Slightly confused.. am I the blissful one? Either way, not offended.
Anyway, the way I’ve learned about really digging into pet nutrition is from having discussions with people and really listening to their perspectives. My facebook friends (really not friends in the sense that I really like or want to hang out with them) don’t hear my side, they just like telling me I’m wrong.
Annette Frey says
Never, you’re the best Ashley! I mean people who want to yell at others – or you, in this case – for what “they” think they’re doing wrong.
I’m actually trying to reply to the bottom response but I can’t and thus I am sad. Anyway, you’re the best too Annette :D:D
Tabitha W says
I think its your blog and you have the power to post what ever you want.
I like to be a little more outspoken and opinionated so I will always say, go for it and stir the pot.
I have watched his show, it is pretty cool what he does, however I dont think he is the only one to do it. His tricks also get old fast. I prefer Dog town.
I’m there with you! I have seen him do some interesting things with out-of-control pets, but I have also heard that the actual owners start having the same problems again when CM goes home and leaves them to use his tactics. I, for one, can’t practice what he preaches. Not because I don’t believe in it (I’m sure it works for some people). Just because it doesn’t work for me. It’s hard for me to stand there and assert my “alpha-ness” when I have an 85-lb dog barking and lunging on his leash at another 85-lb dog heading toward us who is not on a leash.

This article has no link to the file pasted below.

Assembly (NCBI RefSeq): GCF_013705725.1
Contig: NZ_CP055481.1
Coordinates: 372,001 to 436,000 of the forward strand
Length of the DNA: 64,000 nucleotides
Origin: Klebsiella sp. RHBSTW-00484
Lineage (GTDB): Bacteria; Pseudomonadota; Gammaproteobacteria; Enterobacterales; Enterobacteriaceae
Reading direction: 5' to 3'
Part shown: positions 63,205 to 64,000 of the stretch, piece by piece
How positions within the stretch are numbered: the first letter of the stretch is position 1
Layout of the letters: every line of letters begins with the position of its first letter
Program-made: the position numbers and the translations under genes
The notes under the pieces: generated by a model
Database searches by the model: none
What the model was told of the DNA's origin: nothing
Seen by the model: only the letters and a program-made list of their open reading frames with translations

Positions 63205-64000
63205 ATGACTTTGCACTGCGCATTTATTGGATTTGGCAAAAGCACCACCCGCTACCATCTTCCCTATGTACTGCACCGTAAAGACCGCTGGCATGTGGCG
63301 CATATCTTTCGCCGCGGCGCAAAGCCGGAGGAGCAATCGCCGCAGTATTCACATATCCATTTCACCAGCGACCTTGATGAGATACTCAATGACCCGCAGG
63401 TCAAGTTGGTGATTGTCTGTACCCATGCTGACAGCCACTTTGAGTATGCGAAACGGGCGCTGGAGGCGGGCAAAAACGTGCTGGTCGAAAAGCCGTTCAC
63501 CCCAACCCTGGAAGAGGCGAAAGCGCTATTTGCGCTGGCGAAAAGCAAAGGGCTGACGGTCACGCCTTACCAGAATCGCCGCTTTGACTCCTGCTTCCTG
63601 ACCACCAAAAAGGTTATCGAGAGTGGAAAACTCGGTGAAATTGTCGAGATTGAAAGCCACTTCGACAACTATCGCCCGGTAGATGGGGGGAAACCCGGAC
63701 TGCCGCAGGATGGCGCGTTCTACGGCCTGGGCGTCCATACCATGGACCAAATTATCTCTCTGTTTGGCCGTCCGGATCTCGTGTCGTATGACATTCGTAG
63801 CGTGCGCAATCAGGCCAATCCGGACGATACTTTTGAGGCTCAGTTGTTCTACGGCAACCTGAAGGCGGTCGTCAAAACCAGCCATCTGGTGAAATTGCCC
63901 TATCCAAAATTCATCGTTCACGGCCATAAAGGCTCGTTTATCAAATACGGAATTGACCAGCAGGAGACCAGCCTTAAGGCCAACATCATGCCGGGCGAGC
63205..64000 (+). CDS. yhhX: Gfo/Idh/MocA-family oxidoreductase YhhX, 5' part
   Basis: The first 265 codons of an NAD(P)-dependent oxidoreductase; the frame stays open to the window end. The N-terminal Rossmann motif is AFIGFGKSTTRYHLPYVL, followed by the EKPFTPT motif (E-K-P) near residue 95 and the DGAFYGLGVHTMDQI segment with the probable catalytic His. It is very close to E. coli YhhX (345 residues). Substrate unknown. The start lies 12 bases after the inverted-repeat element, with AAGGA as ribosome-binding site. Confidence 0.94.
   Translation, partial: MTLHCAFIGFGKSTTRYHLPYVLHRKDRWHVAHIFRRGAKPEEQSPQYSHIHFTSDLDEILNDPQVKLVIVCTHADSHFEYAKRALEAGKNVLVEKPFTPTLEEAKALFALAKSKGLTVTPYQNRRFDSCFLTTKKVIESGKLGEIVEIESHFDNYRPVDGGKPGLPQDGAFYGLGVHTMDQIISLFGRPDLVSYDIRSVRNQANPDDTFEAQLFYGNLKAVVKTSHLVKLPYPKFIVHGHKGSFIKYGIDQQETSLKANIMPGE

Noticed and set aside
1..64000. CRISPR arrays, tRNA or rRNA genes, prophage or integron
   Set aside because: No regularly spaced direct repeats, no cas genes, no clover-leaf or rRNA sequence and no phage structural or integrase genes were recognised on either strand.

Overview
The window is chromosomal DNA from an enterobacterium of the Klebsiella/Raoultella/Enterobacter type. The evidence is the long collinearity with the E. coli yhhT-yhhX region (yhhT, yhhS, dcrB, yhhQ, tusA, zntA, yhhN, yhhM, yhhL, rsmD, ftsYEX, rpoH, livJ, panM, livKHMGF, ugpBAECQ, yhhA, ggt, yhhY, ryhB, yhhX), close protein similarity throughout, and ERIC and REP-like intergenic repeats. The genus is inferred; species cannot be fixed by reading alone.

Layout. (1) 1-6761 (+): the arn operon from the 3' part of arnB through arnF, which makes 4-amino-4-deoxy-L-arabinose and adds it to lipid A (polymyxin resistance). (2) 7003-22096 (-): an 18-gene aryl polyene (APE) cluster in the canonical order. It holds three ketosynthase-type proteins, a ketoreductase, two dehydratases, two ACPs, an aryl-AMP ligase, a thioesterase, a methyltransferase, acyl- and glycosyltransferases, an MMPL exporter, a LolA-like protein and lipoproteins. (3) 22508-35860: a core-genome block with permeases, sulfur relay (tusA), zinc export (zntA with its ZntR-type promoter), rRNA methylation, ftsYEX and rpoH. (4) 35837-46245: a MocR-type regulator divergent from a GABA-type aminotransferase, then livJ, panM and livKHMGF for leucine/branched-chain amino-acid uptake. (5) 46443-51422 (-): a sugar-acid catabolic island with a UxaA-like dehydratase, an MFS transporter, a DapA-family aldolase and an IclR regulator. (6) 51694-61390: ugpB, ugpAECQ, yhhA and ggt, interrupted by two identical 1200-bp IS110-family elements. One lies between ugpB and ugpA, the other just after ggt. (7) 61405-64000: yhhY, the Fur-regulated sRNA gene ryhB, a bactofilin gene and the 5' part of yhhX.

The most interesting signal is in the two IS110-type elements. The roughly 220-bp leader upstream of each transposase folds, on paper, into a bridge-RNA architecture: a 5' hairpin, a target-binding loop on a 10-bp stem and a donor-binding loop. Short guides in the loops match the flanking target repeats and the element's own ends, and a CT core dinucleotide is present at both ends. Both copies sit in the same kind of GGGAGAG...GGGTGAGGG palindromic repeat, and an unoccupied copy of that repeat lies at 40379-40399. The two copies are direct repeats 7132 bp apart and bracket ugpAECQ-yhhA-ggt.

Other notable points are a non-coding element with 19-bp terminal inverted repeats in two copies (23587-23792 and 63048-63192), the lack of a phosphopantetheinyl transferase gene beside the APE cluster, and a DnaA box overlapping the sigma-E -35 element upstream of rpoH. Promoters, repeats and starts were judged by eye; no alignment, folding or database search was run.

I’m one of those people that cringes when I hear his name. I’m balanced enough to say some of his training does seem effective, he obviously does love dogs. But I’ve seen several things that just cross the line when it comes to his training methods. I’m a much bigger “Victoria” fan.
hidden exposures says
i’m not a huge fan but not a hater. i’ve always thought his “exercise, discipline, affection” mantra was a big “duh!” to me, but then again not everyone understands it. also some people think “discipline” means something harsh when in reality it can just be working on sitting, staying, etc. some dogs really need “exercise, discipline with treats, affection” 🙂
but like tabitha above, i massively prefer dogtown. cesar’s show always has made it seem like he can train these dogs instantly, thanks to the magic of editing. dogtown shows how long it truly takes just to make a tiny difference with some of these dogs, who in the end, only have humans to blame for their problems.
I don’t care about his show or his methods. I just think he looks like a douche.. One might say, I have a problem with his looks.. LOL.. I do like that he has pibbles and for them any good press is welcome, even if their owner looks douchey.
I’ve never heard of Dogtown, but i’ll have to check it out. I watched Cesar’s show a few times a few years back, and while initially it seemed like he was doing amazing things, after a few episodes, a few things started to sink in.
1) Certain disciplining measures don’t work for all dogs
2) Training a dog their owners/handlers takes time (weeks and months versus the seeming hours and days of the show) and if you don’t spend enough time doing both, things can easily go backwards.
That said, it was interesting to see how some of the pointers he gave could be applied to general interaction with dogs. One of my friends has a rather vocal (read: yappy) dog, but now whenever I visit, my friend comments on how much more calm her dog is when I’m around.
Steph B says